Cerase


I can’t say I wasn’t warned. In the weblike, often unintelligible microcosm of family and community here in Naples, there are stores you visit because your grandparents bought their vegetables from the current proprietors’ grandparents. And then there are the vendors — even on the same block, with the same green awnings and seemingly identical appearance — which prompt Zia Lidia to furrow her brow and urge me to avoid. For example, no ordering vegetable delivery from the place across the park — their delivery boys are not to be trusted. In fact, they will deliver your eggplant, and in the second it takes you to open the door and grab the bag they will have made a complete mental inventory of the items they would like to return to steal when you leave for dinner.

This kind of talk struck me as paranoiac — at best, something to amuse myself with as yet another curious cultural phenomenon; at worst, a depressing pessimism and lack of trust in your neighbors. Either way, with two sprained ankles and a walker boot, I cannot be so picky about where I shop. So yesterday I went the the closest fruit vendor. This one also happened to be one that Lidia had warned against, so I paused and carefully scanned the street before entering to ensure none of the Italian relatives would catch my transgression.

Upon stepping inside, I felt a little pang of delight: the dim interior, haphazard collection of canned goods, and crates of gorgeous heaped summer produce made for just the sort of place that I find charming in Naples. So typically del sud — complete with a nonna figure in a bleached cotton housedress sitting in the back. Her husband, a shuffling man, approached me directly, and asked the clipped Italian shop-speak for ‘what would you like?’ — ‘Mi dica’. It took a moment for me to remember what I wanted as I stared, distracted by his hands: broad, knobbed fingers reminding me of Jerusalem artichokes which soon started grabbing zucchini and pomodorini for me with a force that seemed incongruous with his age.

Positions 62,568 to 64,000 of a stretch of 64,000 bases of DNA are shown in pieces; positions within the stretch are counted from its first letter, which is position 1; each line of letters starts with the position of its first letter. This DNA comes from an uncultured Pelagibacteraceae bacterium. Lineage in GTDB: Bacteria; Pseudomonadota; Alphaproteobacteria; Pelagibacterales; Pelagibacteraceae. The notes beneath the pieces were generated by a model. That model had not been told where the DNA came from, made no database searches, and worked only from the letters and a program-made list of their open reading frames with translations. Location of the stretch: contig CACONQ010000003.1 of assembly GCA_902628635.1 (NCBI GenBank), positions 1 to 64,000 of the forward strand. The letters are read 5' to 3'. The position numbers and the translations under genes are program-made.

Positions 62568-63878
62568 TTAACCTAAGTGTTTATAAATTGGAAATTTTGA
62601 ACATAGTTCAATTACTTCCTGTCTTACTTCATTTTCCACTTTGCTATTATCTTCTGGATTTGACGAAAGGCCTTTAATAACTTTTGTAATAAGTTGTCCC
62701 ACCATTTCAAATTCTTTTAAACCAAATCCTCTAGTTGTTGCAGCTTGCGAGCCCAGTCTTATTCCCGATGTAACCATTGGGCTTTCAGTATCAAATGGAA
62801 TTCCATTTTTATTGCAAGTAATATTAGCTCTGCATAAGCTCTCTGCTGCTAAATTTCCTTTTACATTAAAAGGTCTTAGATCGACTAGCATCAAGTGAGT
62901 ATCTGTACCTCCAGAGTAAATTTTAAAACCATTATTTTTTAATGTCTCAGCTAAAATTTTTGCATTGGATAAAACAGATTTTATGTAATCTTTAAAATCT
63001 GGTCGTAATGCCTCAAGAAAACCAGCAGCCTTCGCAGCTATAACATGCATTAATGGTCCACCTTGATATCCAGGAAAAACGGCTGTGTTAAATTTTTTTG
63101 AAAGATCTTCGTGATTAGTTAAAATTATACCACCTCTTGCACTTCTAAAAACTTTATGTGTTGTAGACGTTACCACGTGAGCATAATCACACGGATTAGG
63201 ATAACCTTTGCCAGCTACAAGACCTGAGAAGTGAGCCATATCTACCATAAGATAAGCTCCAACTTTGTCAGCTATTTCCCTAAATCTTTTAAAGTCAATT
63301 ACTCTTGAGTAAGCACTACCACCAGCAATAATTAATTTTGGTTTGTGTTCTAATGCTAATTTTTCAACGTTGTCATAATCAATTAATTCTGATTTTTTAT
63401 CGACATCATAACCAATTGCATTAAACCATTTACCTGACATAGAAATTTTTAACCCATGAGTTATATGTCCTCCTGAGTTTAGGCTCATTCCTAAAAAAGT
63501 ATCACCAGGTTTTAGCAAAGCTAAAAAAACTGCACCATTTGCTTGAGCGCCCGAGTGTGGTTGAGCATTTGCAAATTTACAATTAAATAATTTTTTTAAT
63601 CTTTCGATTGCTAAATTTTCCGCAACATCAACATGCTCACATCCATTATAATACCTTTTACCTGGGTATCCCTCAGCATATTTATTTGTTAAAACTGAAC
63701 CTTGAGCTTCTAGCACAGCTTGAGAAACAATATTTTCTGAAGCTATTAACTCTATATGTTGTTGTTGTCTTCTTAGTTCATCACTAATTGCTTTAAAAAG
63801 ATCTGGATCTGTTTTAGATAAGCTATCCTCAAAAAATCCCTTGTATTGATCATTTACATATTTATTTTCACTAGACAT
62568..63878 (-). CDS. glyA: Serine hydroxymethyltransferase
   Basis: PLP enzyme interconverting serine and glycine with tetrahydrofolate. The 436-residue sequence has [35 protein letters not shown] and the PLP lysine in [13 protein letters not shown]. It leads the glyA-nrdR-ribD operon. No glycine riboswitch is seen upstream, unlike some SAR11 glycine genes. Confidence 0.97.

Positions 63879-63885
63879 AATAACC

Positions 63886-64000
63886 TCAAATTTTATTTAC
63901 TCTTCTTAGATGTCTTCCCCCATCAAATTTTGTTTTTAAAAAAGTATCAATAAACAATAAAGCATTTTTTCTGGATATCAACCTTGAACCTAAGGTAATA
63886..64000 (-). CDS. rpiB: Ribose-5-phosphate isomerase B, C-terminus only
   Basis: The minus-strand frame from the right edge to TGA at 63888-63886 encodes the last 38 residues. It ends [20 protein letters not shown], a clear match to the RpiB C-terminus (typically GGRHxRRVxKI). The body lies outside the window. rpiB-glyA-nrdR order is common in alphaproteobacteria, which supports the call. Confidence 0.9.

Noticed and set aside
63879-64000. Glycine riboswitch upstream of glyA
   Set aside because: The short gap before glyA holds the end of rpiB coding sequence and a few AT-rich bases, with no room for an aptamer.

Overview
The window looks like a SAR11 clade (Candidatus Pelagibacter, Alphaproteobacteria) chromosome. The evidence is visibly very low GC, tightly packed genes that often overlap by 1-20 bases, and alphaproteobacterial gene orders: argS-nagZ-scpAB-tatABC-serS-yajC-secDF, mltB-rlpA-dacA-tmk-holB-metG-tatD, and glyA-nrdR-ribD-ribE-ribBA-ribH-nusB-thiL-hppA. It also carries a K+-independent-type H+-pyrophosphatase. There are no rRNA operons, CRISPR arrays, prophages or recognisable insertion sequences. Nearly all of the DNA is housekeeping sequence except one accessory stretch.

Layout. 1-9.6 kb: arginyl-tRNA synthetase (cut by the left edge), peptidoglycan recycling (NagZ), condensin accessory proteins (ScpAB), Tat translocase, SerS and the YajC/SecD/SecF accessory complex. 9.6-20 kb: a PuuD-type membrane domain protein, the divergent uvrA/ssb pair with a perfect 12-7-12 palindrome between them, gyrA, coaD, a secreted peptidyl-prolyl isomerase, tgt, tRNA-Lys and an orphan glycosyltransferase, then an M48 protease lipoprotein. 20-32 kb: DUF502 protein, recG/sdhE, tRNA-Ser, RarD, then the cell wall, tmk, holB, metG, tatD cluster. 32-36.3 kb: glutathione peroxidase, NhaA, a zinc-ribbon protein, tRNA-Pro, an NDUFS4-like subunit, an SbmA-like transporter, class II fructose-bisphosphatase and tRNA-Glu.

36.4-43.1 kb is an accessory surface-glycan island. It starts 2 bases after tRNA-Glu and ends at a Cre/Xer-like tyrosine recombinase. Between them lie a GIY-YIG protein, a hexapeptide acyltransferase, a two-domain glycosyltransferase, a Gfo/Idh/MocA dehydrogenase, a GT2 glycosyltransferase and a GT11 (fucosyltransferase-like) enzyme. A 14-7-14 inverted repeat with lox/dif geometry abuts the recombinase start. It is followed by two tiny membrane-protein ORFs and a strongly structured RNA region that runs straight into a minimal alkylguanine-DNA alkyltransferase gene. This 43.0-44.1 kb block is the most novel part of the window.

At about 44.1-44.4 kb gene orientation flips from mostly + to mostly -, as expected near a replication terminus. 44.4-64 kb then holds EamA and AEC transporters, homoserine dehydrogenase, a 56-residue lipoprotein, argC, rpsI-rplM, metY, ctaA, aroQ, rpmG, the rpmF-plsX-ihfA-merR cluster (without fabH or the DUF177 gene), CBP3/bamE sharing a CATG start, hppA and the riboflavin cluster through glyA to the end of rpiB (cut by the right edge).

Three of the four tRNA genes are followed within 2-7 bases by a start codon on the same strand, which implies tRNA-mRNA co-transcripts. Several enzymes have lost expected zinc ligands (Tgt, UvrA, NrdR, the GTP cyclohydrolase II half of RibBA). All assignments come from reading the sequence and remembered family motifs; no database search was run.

As we went from crate to crate, he plopped fruits and veggies into the usual brown bags and weighed them on a balance that looked like it had been purchased by his grandfather. I was lulled before long into the rhythm of Neapolitan shop interactions, and the friendly banter that makes an excursion for tomatoes into a social occasion. I even started to feel sorry for these people — their reputation tarnished, it seemed, for reasons that likely stretch back generations.

And then, I’m hesitating over the bin of cherries when before I can even register what’s happened, I feel one being pushed into my mouth, that thick finger brushing my lips in retreat. The cherry’s twin is then popped into his mouth. ‘See,’ he says, with a mischievous eye and only slightly lowered voice, 'now we are in love!’ This last bit is accompanied by two, thick fingers coming together at my eye level — I file it away as either crude symbolism or yet another Neapolitan hand gesture I must learn. My slight revulsion at having involuntarily consumed a manhandled cherry quickly sours to nausea at the lewdness of having an object unexpectedly thrust into my mouth.

I paid, didn’t raise a fuss, and hobbled out of the store with a kilo of vegetables, wondering on my short walk home whether Lidia might have left unsaid the real issue with that place. I also wondered if I was being a bit too waspy and uptight in my reaction — maybe the old man simply wanted me to buy cherries, and thought he’d take a bit of amusement out of the job in playing a game with the American ragazza. But it’s also hard, a week after reading about the Stanford rape case, to give in to a ‘boys will play their games’ mentality. And so I’m left with a sense of moral — and, really, cultural — ambiguity that hasn’t quite resolved itself into any kind of neat conclusion, a troubling, fascinating conundrum that is becoming a regular symptom of living here.